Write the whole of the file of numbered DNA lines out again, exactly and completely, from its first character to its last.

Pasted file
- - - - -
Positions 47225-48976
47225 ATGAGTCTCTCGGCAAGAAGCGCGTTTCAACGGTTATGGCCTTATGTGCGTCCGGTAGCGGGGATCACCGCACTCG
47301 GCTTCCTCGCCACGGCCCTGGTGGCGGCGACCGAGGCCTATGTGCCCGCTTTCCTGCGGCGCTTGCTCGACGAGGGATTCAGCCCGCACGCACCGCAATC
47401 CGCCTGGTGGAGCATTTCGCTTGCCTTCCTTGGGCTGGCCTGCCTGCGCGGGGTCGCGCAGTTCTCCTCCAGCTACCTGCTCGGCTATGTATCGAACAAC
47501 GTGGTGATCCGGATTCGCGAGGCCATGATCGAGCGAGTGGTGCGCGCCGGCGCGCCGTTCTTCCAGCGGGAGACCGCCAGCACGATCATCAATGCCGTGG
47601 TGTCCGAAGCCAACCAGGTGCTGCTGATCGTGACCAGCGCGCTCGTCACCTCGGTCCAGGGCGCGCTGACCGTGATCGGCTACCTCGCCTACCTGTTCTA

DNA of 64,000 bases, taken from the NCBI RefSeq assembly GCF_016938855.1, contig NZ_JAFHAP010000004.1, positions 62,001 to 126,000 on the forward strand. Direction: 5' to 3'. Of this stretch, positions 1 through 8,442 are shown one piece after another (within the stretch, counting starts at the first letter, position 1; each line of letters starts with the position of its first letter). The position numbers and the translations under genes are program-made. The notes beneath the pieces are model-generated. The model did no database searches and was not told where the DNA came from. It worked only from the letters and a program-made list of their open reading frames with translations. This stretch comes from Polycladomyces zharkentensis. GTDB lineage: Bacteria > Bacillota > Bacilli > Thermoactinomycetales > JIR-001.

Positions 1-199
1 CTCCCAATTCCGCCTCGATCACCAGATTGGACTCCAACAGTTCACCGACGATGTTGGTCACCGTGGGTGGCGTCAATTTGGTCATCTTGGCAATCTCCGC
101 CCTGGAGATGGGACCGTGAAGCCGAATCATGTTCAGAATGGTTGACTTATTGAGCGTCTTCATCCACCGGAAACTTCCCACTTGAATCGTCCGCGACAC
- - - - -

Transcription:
Positions 47225-48976
47225 ATGAGTCTCTCGGCAAGAAGCGCGTTTCAACGGTTATGGCCTTATGTGCGTCCGGTAGCGGGGATCACCGCACTCG
47301 GCTTCCTCGCCACGGCCCTGGTGGCGGCGACCGAGGCCTATGTGCCCGCTTTCCTGCGGCGCTTGCTCGACGAGGGATTCAGCCCGCACGCACCGCAATC
47401 CGCCTGGTGGAGCATTTCGCTTGCCTTCCTTGGGCTGGCCTGCCTGCGCGGGGTCGCGCAGTTCTCCTCCAGCTACCTGCTCGGCTATGTATCGAACAAC
47501 GTGGTGATCCGGATTCGCGAGGCCATGATCGAGCGAGTGGTGCGCGCCGGCGCGCCGTTCTTCCAGCGGGAGACCGCCAGCACGATCATCAATGCCGTGG
47601 TGTCCGAAGCCAACCAGGTGCTGCTGATCGTGACCAGCGCGCTCGTCACCTCGGTCCAGGGCGCGCTGACCGTGATCGGCTACCTCGCCTACCTGTTCTA

DNA of 64,000 bases, taken from the NCBI RefSeq assembly GCF_016938855.1, contig NZ_JAFHAP010000004.1, positions 62,001 to 126,000 on the forward strand. Direction: 5' to 3'. Of this stretch, positions 1 through 8,442 are shown one piece after another (within the stretch, counting starts at the first letter, position 1; each line of letters starts with the position of its first letter). The position numbers and the translations under genes are program-made. The notes beneath the pieces are model-generated. The model did no database searches and was not told where the DNA came from. It worked only from the letters and a program-made list of their open reading frames with translations. This stretch comes from Polycladomyces zharkentensis. GTDB lineage: Bacteria > Bacillota > Bacilli > Thermoactinomycetales > JIR-001.

Positions 1-199
1 CTCCCAATTCCGCCTCGATCACCAGATTGGACTCCAACAGTTCACCGACGATGTTGGTCACCGTGGGTGGCGTCAATTTGGTCATCTTGGCAATCTCCGC
101 CCTGGAGATGGGACCGTGAAGCCGAATCATGTTCAGAATGGTTGACTTATTGAGCGTCTTCATCCACCGGAAACTTCCCACTTGAATCGTCCGCGACAC